Kenya’s Maasai Market, is an open-air market that promotes local vendors selling colorful handmade jewelry, textiles & beaded bowls. The market is a major tourist attraction, full of Maasai inspired products that revere the great tribe’s traditions.
The market is unique in its offerings and unlike any other local market, as it contrasts the nomadic nature of the Masaai tribe. It is a pop-up market, shifting from one place to another depending on the days of the week. On Tuesday, the market opens at Kijabe street near Norfork hotel, on Wednesday Uchumi hypermarket, on Thursday Nakumatt Junction, on Friday Gigiri Village market and on Saturday it’s in Nairobi’s CBD area by Kijabe Street.
I’ve been to the Maasai market at Village market mall and at Kijabe Street. What captured my eye immediately were the items usually hanging from the fence- used as a display rack- surrounding the market. They serve as a preview, or a teaser for what to expect once you enter.
I see traders who are representing part of the Kenyan heritage and shedding light on the culture of the Maasai community. The Maasai have since time immemorial crafted their tradition and shared it with the world. The market provides us a chance to identify with their culture through their crafts. Like the great traders they are, a warm welcome is due while you are window-shopping. This can be overwhelming at times, but to be honest a silent market is just not a market in Kenya. The vendors will showcase their art by giving you a few of their items that look well fitting for your size. They would adorn your neck with stunning necklaces, which in my opinion is really awesome to get your attention. The necklaces are usually small Maasai themed beads that are intricately strung together into a piece of art.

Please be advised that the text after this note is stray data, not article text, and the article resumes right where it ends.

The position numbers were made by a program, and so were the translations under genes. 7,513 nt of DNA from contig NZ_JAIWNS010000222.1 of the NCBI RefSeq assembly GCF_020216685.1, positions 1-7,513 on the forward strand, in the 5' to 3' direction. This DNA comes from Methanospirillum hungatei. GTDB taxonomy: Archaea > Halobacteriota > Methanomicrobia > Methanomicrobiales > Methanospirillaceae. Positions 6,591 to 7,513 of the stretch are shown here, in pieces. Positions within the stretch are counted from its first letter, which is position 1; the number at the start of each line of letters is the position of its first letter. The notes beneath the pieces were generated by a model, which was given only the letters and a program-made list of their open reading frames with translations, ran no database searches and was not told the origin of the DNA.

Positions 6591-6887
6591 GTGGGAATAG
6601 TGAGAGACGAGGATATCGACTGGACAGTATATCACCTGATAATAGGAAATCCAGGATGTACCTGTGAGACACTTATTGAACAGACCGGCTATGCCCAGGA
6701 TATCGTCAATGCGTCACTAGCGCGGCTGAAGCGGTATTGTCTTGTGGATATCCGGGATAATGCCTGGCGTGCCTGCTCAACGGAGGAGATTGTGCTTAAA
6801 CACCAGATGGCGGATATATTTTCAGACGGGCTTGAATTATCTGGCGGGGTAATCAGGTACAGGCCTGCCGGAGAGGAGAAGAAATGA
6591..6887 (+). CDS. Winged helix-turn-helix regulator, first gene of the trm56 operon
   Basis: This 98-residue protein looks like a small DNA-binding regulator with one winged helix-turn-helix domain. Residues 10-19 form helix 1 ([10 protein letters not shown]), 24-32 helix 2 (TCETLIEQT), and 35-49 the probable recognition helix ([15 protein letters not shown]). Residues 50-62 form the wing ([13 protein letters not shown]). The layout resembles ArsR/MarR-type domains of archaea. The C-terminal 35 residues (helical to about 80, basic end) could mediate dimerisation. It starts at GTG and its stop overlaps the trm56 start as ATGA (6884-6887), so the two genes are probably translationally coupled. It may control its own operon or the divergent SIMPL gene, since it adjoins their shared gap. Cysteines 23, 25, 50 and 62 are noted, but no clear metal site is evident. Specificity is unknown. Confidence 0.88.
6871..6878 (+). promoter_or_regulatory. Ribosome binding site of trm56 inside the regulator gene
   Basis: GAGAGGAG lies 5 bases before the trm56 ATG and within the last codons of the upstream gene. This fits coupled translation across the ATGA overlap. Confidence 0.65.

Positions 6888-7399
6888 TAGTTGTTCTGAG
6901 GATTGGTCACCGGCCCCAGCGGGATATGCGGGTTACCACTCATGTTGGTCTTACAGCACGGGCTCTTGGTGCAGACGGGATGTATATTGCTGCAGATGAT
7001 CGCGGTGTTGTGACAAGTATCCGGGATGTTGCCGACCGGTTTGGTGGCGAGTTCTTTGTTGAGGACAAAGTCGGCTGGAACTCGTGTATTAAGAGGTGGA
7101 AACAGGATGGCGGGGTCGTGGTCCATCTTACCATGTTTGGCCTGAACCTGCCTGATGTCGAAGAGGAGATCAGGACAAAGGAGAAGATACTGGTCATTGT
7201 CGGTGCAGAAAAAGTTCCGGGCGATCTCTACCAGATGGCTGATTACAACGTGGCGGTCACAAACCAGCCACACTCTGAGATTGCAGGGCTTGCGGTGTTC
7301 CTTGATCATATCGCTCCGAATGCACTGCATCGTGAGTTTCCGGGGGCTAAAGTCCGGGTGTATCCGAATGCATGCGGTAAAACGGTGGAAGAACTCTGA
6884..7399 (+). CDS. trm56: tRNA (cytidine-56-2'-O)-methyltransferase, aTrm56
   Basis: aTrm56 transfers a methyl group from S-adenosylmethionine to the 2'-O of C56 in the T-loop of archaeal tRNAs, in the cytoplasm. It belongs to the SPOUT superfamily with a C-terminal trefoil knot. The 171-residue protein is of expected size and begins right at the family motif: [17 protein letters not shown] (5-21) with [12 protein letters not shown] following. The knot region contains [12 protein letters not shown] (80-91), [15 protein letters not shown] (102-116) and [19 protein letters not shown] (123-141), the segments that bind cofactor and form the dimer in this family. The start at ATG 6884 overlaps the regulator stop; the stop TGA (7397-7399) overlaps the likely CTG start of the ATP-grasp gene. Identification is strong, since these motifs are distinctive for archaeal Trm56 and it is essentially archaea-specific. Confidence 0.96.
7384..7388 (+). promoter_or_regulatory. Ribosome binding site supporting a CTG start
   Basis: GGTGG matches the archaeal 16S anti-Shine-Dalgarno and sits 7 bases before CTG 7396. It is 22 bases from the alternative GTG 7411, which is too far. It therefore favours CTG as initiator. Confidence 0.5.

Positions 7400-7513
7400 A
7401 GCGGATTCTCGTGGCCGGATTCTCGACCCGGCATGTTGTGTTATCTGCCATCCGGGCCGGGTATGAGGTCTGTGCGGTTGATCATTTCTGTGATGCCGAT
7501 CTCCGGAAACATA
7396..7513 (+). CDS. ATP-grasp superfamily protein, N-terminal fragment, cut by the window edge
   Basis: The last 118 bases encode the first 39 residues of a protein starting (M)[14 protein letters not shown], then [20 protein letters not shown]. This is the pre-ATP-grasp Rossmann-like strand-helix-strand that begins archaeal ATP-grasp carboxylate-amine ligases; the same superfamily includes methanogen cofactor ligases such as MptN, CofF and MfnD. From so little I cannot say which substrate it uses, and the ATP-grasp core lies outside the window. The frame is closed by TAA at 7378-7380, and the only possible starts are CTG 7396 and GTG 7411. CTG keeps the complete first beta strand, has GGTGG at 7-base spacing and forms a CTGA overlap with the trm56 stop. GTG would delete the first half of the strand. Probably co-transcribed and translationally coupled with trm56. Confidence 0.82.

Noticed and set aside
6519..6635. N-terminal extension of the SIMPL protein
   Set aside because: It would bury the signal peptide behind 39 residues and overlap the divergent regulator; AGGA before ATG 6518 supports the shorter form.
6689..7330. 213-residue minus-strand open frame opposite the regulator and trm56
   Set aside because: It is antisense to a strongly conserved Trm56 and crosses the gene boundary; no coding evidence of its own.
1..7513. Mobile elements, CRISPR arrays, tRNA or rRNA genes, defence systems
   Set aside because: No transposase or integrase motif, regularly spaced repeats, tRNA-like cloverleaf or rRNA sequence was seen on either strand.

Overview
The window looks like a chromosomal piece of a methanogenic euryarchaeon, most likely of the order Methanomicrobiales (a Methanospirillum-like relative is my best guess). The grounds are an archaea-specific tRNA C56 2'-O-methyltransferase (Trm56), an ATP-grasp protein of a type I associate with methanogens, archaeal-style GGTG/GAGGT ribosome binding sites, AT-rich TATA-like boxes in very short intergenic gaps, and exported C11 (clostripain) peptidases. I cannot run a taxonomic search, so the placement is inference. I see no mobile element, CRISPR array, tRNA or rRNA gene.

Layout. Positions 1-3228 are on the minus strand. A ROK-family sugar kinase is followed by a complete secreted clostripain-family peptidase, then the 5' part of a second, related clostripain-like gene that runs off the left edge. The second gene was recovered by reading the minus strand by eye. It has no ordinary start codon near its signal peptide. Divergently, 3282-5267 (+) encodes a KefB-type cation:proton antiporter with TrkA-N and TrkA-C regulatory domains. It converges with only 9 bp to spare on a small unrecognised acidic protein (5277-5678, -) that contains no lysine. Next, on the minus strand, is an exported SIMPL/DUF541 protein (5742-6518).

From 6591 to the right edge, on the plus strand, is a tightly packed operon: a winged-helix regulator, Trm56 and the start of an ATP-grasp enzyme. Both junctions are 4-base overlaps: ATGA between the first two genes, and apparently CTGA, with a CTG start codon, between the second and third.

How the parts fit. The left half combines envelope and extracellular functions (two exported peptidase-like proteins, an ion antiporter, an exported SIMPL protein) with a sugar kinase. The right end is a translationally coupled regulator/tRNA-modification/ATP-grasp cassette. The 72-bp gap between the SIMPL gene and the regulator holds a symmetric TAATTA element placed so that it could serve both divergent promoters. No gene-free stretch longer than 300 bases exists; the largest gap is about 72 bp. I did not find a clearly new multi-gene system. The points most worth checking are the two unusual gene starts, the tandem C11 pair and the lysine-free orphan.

Source: Miss LaQuist
Another jewelry item that excites me is earrings, which are available in an incredibly diverse array at the Maasai market. The sellers are artistic with their design, and you can find crafty shapes of earrings, from the shape of the African continent to different animals finished with colorful metallic touches.
One thing I know for sure is that the Maasai headdress is probably the most frequently purchased item at the market. The regalia denotes an individual’s position in society and at times, serves as an accessory during rituals or tribal dances. It is actually one of the first items I tried on and bought- that’s right I splurged on myself- when I first paid a visit to the Maasai Market. I’d definitely encourage anyone to get this traditional jewelry piece, as it crowns your natural beauty while promoting Kenyan culture.
Source: Majimoto Maasai Camp
At the Maasai Market, artists opt to have their artwork displayed, featuring unique expressions that represents the beauty of Kenya. The paintings are of great artistry and quality. They might be costly, but are definitely worth it once they are hanging on your wall.
Source: Gritty Travel